South Africa Facing Transition Problems in Air Transport BudgetAug 18, 2005 01:10 UTC by Defense Industry Daily staff
South Africa’s purchase of Airbus A400M aircraft is becoming a source of political controversy – and so are its recent expenditures to keep its existing C-130B Hercules transports flying until A400M deliveries begin in 2010-2014.
The controversy is a good illustration of some of the issues future systems and platform transitions are presenting to many militaries around the world.
Rafeek Shah, Democratic Alliance spokesperson on Defence, issued this statement recently:
“In response to my parliamentary question, Defence Minister Mosiuoa Lekota has revealed that the Air Force has spent close to R1 billion [DID: approx. USD $150 million at today's Rand-US Dollar conversion] upgrading its current fleet of 9 Hercules C-130s. This is despite the fact that it has committed up to R10 billion to purchase top of the line A400M military transport aircraft to replace this fleet.
While there may be justifiable operational reasons for this expenditure, the reality is that this expenditure is further straining an already over stretched defence budget. Just last week the Department of Defence (DoD) informed parliament that it faces a R300 million budget shortfall, largely because it has to pay for the first R215 million instalment of the A400M acquisitions.
In order to meet its financial commitments, related to the A400M, the DoD will have to shift surplus funds from other programs, including landward defence. This could have a negative effect on the operational efficiency and combat readiness of the defence force. Therefore it is clear the DoD cannot afford to have its cake and eat it.
The Airbus deal is already proving to be an enormous burden expenditure, just as the DA warned right from the beginning. I will pose further questions on the cost implications of the A400M to the minister, as well as on what other defence programme will suffer as a result.”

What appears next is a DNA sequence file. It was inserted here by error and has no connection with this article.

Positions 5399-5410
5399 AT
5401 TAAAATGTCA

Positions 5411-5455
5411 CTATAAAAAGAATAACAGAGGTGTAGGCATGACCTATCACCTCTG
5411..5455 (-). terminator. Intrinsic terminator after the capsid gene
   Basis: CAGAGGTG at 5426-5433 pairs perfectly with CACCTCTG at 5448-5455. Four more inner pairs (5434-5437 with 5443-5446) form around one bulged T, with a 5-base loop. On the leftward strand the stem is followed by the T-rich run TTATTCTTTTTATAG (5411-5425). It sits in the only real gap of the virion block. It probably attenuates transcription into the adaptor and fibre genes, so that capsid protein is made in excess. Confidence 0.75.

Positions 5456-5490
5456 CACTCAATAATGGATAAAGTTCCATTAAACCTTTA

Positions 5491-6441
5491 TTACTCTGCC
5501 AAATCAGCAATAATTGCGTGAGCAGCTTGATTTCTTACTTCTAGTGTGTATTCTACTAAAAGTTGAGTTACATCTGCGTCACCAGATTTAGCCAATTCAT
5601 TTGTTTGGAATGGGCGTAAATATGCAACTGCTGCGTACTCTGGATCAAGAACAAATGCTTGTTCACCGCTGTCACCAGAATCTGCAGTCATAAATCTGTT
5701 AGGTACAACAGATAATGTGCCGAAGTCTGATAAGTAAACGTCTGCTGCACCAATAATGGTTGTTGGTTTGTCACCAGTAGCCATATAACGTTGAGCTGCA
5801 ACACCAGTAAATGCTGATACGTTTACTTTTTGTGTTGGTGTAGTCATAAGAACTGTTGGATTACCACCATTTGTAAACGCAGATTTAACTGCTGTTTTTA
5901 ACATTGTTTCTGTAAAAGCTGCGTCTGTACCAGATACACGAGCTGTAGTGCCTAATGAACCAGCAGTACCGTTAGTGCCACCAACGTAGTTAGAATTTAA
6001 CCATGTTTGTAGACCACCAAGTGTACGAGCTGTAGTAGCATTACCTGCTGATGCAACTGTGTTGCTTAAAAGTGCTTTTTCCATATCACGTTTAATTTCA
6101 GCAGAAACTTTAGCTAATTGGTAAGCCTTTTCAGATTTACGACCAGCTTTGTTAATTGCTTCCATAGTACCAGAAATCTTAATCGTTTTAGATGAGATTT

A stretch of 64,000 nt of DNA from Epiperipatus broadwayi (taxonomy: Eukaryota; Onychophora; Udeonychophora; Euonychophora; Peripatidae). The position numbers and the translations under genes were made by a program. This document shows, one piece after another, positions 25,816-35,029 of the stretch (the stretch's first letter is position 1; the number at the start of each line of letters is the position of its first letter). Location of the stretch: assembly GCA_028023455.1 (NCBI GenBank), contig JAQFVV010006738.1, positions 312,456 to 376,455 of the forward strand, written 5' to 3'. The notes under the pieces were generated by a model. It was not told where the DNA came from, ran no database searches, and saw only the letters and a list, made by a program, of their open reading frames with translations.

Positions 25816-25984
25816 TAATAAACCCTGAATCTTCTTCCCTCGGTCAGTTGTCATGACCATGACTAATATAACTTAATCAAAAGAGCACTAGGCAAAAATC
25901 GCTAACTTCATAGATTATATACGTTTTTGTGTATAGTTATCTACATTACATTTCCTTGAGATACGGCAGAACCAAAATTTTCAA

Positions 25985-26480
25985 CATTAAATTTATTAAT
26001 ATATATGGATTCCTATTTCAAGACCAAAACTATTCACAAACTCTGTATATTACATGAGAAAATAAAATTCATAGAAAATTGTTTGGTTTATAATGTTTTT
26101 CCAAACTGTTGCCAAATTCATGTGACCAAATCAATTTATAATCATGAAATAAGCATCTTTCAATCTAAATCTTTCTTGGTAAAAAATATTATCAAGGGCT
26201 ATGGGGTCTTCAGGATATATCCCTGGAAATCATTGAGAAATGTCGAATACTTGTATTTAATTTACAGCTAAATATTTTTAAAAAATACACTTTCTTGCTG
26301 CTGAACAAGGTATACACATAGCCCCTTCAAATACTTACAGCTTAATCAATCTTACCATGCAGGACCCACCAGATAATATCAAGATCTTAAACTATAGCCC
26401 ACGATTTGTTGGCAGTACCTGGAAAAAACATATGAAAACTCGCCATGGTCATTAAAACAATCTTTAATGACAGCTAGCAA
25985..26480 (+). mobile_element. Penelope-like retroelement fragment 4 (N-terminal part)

The cycle of rising cost projections, advance investment in new systems vs. not-always-anticipated maintenance of older systems, and the effects of these issues in an era of often-tight defense budgets, is not confined to South Africa by any means.
In response to Shah’s statement, South Africa’s Defence Minister Mosiuoa Lekota justified the expenditure of on new Airbus A400 military transport aircraft, saying the Hercules C-130 aircraft currently in use were heading towards the end of their operational lives within the SAAF’s force mix.
In April 2005, Public Enterprises Minister Alec Erwin said the cost of the A400M aircraft was expected to be EUR 830 million, or R6.6 billion at today’s exchange rates. South Africa has signed a contract to take delivery of 8 of the A400M military transport aircraft from 2010-2014, with a further 6 on option. Ordering those additional 6 aircraft would push the total contract value to EUR $1.5 billion, which would represent R11.9 billion at today’s exchange rates.
Other orders for the A400M include Belgium (7), Chile (3), France (50), Germany (60), Luxembourg (10, Spain (27), Turkey (10), and The UK (25). The first delivery of the aircraft is currently projected for 2009.
Minister Erwin noted entering the A400M partnership meant South Africa was part of the production process, and was therefore eligible to be among the first deliveries of the aircraft. South African personnel would also be part of the technical committees involved in the manufacture of the aircraft, and the April/05 contract reportedly included provisions of a range of aircraft components from South African industry.
The South African government has said that it expects participation in the production processes to bring South African companies a total of some EUR 430 million (R3.3 billion) in revenue over the life of the program, serving as an industrial offset to the contract cost. Aerosud and Denel are considered to be the most likely corporate beneficiaries.
With respect to the C-130B Hercules fleet of 28 Squadron, Minister Lekota said the South African Air Force had spent about R870 million (USD $133.9 million at today’s exchange rates) on the avionics and major servicing of the 9 airframes to comply with contemporary aviation and safety regulations. He could not give a definitive assessment of the C-130s’ life expectancy, however, until a South African Air Force assessment of the condition of the outer wings was complete and the analysis from Lockheed Martin had been received and interpreted.
Additional Readings and Sources
- DID Spotlight – A400M Delays Creating Contract Controversies. Includes South Africa’s cancellation of its order.
- Defense-Aerospace.com (Aug 17/05) – Hercules C130 Expenditure Will Only Stretch Air Force Budget Further
- South Africa Business Report (Aug 15/05) – Minister justifies spend on military aircraft
- South African Air Force – Aircraft Types in Service
- Airbus Military: Official Site
- Aviation Today – Airbus A400M
- Canadian American Strategic Review – Airlifter Comparisons – Airbus Military A400M
- GlobalSecurity.org – C-130B Hercules